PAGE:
- Elizabeth Merrill, ESPN Senior Writer
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OMAHA, Neb. -- One guy was so frustrated that he started talking to his glove. Another fired the ball to second base, only there wasn't anybody covering second base. Things couldn't have looked much worse for the Texas baseball team at the start of Tuesday night's game.
But here's the thing about these Longhorns -- they've been through just about everything in the past month, from a 25-inning NCAA tournament game to a near upset last weekend at the College World Series. So how bad could a six-run deficit be?
On a night that seemed automatic for Arizona State, with All-American pitcher Mike Leake on the mound and a huge cushion, Texas stormed back for a 10-6 victory.
There is a reason coach Augie Garrido has won five titles in Omaha, and it could be traced back to the calm meeting he had with his team after that disastrous third inning. He reminded the Longhorns that they'd scored 11 runs in an inning before, that they'd hung on in the longest game in NCAA history a few weeks ago. "How good is it going to feel to come back and win this game?" Garrido told them.
The 70-year-old coach was asked late Tuesday how he rides these highs and lows.
"With a seat belt," Garrido said. "You just hold on for the ride, man. This is like going to the rodeo and trying to ride one of those bulls. You try to stay on for eight seconds. You know it's going to buck you off sooner or later."
But it was the Sun Devils who were knocked on their backs late Tuesday. Leake is widely considered the second-best pitcher in the country, No. 2 behind 102-mph phenom Stephen Strasburg. Leake had gone seven or more innings in his last 15 starts. He hadn't allowed more than four runs in a game all year, and carried a 1.36 ERA.
He lasted just 3 1/3 innings Tuesday, giving up eight hits and five earned runs.
"With Mike Leake on the mound and a six-run lead, we felt pretty good about ourselves," ASU coach Pat Murphy said. "But that just shows you how great our game is, how beautiful college baseball is and how great of an event this is. The best teams are here, and the best team fought back to win tonight."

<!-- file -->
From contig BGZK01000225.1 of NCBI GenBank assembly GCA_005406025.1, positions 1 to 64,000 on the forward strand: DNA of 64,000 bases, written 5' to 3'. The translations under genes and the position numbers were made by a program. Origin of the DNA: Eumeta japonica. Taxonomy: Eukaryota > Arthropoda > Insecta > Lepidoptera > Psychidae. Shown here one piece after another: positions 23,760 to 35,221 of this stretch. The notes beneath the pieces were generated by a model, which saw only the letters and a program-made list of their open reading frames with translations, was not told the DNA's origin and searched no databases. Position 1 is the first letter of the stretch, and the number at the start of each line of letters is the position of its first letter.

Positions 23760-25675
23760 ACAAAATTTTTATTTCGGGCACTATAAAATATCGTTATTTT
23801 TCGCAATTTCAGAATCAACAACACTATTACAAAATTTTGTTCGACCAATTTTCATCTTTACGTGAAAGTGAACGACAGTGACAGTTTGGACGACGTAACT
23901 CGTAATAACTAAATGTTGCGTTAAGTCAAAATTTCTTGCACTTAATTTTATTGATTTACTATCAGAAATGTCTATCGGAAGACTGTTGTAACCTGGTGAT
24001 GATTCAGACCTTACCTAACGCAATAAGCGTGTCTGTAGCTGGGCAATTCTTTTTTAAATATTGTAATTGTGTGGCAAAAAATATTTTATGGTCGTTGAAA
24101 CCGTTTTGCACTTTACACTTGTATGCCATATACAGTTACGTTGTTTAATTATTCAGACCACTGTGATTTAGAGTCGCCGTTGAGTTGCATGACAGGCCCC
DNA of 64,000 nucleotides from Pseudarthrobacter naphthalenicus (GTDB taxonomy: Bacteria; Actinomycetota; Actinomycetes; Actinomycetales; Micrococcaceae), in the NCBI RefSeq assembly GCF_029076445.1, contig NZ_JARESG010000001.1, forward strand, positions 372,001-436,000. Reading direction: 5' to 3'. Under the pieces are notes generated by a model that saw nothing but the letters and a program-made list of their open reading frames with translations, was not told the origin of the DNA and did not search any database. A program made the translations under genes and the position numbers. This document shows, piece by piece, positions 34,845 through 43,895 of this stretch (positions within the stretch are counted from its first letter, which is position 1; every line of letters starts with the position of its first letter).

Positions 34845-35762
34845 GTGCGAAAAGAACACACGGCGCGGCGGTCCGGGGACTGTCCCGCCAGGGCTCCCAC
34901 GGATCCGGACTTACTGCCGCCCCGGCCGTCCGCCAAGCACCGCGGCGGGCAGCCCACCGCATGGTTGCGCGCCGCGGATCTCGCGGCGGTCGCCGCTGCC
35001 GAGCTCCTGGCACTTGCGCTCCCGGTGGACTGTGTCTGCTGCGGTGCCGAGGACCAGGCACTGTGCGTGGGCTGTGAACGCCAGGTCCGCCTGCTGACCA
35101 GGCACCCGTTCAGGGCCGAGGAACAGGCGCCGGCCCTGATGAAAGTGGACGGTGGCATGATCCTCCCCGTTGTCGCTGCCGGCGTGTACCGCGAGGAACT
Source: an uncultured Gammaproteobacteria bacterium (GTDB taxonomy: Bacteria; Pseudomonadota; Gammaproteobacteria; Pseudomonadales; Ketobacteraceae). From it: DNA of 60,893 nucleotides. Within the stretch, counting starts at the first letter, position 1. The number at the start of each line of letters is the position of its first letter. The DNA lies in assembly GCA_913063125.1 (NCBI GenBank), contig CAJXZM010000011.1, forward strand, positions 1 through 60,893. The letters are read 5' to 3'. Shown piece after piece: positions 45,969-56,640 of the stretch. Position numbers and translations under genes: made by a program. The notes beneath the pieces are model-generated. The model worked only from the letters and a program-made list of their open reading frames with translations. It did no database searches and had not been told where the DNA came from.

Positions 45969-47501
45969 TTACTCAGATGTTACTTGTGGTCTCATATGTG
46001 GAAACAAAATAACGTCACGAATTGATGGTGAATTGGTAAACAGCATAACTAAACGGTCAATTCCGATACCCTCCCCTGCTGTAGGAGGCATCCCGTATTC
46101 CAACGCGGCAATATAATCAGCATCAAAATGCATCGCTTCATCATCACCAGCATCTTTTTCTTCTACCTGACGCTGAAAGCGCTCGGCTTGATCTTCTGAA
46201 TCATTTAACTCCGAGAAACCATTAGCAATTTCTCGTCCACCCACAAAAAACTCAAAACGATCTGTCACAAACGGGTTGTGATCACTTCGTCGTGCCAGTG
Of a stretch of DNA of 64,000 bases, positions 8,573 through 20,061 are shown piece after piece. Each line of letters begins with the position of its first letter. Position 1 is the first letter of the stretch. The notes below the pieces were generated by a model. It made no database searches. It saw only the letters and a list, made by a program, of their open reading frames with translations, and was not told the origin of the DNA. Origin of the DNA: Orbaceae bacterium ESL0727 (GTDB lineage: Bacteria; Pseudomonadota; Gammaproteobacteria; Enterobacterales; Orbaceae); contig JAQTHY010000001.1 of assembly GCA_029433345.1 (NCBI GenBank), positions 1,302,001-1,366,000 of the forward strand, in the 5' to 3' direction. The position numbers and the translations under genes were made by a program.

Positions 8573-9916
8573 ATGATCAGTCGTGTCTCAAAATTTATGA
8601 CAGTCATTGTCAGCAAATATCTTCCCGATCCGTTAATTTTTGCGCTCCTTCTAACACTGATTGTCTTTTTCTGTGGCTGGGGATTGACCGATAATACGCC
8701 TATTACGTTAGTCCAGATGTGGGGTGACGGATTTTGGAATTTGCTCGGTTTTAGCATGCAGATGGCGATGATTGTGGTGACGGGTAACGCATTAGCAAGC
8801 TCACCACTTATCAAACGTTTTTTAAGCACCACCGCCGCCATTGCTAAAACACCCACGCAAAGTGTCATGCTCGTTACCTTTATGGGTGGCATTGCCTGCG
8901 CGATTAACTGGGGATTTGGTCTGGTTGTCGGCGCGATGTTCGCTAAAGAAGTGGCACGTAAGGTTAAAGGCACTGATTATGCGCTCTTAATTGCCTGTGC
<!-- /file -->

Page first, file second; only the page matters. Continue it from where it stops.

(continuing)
You just hold on for the ride, man. This is like going to the rodeo and trying to ride one of those bulls. You try to stay on for eight seconds. You know it's going to buck you off sooner or later.
--Texas coach Augie Garrido
Roughly three hours earlier, Arizona State appeared to be running away with it. Carlos Ramirez crushed a chest-high pitch more than 400 feet to give the Sun Devils a 4-0 lead in the bottom of the third inning. The Longhorns were imploding and appeared rattled. Catcher Cameron Rupp tried to throw out Matt Newman at second, with nobody covering. By the end of the inning, they'd fallen into a 6-0 hole.
"You know, I actually looked at my glove and was talking to it, like, 'What are you doing?'" said Texas second baseman Travis Tucker, who committed the other error in that disastrous third.
"You can't give up on any game. There's always a chance, no matter how much you're down."
Tucker and Rupp made up for their mistakes. Rupp hit a three-run homer to right field in the fourth, and Tucker's squeeze-bunt single helped the Longhorns erupt for three more runs to tie it later that inning.
Rupp's first-pitch leadoff homer in the seventh gave Texas a 7-6 lead.
Freshman Taylor Jungmann frustrated the Sun Devils the rest of the night. The tall Texan, who is normally a starter, allowed just two hits in 5 2/3 innings, striking out six and walking one.
Jungmann had two deep-ball scares at the end, when Carlos Ramirez lifted a pitch to the left-field warning track in the eighth and slugger Kole Calhoun sent one to the center-field wall in the ninth. The Longhorns corralled both of them, putting Texas one game away from the best-of-three championship.
"When we were up 6-0, we kind of laid back," Calhoun said. "I guess we were thinking we would be cruising."
But now Arizona State needs to beat North Carolina on Thursday (ESPN2HD/ESPN360, 7 p.m. ET) to stay alive in Omaha. Leake couldn't explain it, how things shifted so fast. Murphy wondered if his pitcher, the No. 8 pick in the draft, had too long of a break in that 30-minute offensive explosion his team put together in the third.
"We're not done yet," Murphy said with a grin late Tuesday. "As goofy and as young as this team is, we've got an opportunity."
Elizabeth Merrill is a senior writer for ESPN.com. She can be reached at firstname.lastname@example.org.